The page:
2

I have the following code:

FILE *file = fopen("testfile.txt", "r+");
int fdfile = open("testfile.txt", O_RDONLY | O_SYNC);

const char word[] = "writing to a file and read test";
fwrite(word, sizeof(word)-1, 1, file);

fsync(fdfile);

char word1[1024] = {0};
int n = read(fdfile, word1, sizeof(word)-1);

printf("%s\n%d", word1, n);

fclose(file);

Just before running this, the file testfile.txt has the content prev content in it

Once I run this, I get

prev content
12

even though it should be the latest contents, writing to a file and read test. I have used fsync(fdfile), that doesn't work. I have also tried sync() and fsync(fileno(file)), none of which work, even though they should because they are supposed to flush the contents to disk after the write

I know the situation can be mitigated by using the same file descriptor to read and write both, but I am not in a position to do that in my code. How can I mitigate this issue and sync the contents?

2

The open(), read(), write(), etc. functions are low level functions defined by Posix. They usually involve a buffer at the system level (kernel) and this is the buffer you are flushing to the actual medium with fsync() and you don't have much control over that buffer.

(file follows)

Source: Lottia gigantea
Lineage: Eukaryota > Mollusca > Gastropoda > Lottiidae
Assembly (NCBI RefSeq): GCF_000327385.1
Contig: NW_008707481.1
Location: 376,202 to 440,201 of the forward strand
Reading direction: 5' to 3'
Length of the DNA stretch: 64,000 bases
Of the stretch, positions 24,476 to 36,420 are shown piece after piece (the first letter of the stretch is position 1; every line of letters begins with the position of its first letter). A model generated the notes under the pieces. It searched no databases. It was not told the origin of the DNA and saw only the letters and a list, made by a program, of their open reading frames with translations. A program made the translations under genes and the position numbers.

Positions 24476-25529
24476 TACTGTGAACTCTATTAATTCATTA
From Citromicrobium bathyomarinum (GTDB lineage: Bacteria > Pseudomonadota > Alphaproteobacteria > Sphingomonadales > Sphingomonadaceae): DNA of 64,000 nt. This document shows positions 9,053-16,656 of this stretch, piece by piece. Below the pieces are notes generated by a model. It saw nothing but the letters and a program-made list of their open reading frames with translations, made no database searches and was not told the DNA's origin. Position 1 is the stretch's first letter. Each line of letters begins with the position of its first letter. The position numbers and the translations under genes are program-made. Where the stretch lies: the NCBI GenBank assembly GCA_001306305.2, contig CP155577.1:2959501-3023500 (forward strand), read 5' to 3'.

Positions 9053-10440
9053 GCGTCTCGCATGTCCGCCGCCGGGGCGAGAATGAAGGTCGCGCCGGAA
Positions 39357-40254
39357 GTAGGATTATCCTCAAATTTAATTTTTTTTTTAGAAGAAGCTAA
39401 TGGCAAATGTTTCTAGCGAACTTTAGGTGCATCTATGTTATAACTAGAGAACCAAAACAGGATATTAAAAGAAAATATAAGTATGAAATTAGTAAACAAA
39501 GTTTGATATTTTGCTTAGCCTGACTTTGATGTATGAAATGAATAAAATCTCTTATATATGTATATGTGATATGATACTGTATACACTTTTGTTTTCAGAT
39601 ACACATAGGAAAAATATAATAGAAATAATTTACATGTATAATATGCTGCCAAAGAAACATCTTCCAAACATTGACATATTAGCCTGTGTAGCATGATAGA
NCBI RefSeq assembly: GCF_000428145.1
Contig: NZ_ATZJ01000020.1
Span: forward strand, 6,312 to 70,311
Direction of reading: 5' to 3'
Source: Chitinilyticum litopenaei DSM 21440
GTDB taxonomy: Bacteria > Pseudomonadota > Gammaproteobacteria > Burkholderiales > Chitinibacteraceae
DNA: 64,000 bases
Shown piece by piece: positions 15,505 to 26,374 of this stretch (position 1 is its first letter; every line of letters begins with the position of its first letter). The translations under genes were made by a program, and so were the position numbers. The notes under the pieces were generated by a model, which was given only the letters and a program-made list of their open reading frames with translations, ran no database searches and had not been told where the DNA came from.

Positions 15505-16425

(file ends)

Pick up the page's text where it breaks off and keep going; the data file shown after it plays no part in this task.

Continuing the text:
The fopen(), fread(), fwrite(), etc. functions are higher level functions offered by the C language. They involve and additional buffer which you can configure with setbuf(). This buffer is typically a line-buffer (flushed at each end of line \n) for text files (thus including stdin, stdout and stderr), and a block-buffer (flushed when the buffer is full) for binary files.

Of course this is discouraged to mix calls to both low-level and high-level read/write functions. Your issue is due to the fact that the high-level buffer used by fwrite() is not flushed (to the low-level buffer, which you flush with fsync()).

The solution is not to call fsync() or open with O_SYNC (you can remove those from your code); it is either:

  • to explicitly flush the high-level buffer with fflush() when you need to
  • or to make the high-level functions unbuffered with setbuf(fdfile, _IONBF)

The latter is easier but buffers are here to improve efficiency and unbuffering the high-level calls will cause each fwrite() to trigger a corresponding write() system call which may have an impact on performances, that's why you might prefer to fflush() when you deem it necessary.

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    fseek will also flush the buffer. – Jasen May 6 at 11:14
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I figured out the issue.

The FILE* had its own buffer which needs to be fflush()ed before the sync can happen

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    Yes, exactly, see my answer. This is a misunderstanding that catches every C developer at least once, this is why your question is interesting and I took the time to answer. – xhienne May 6 at 10:00

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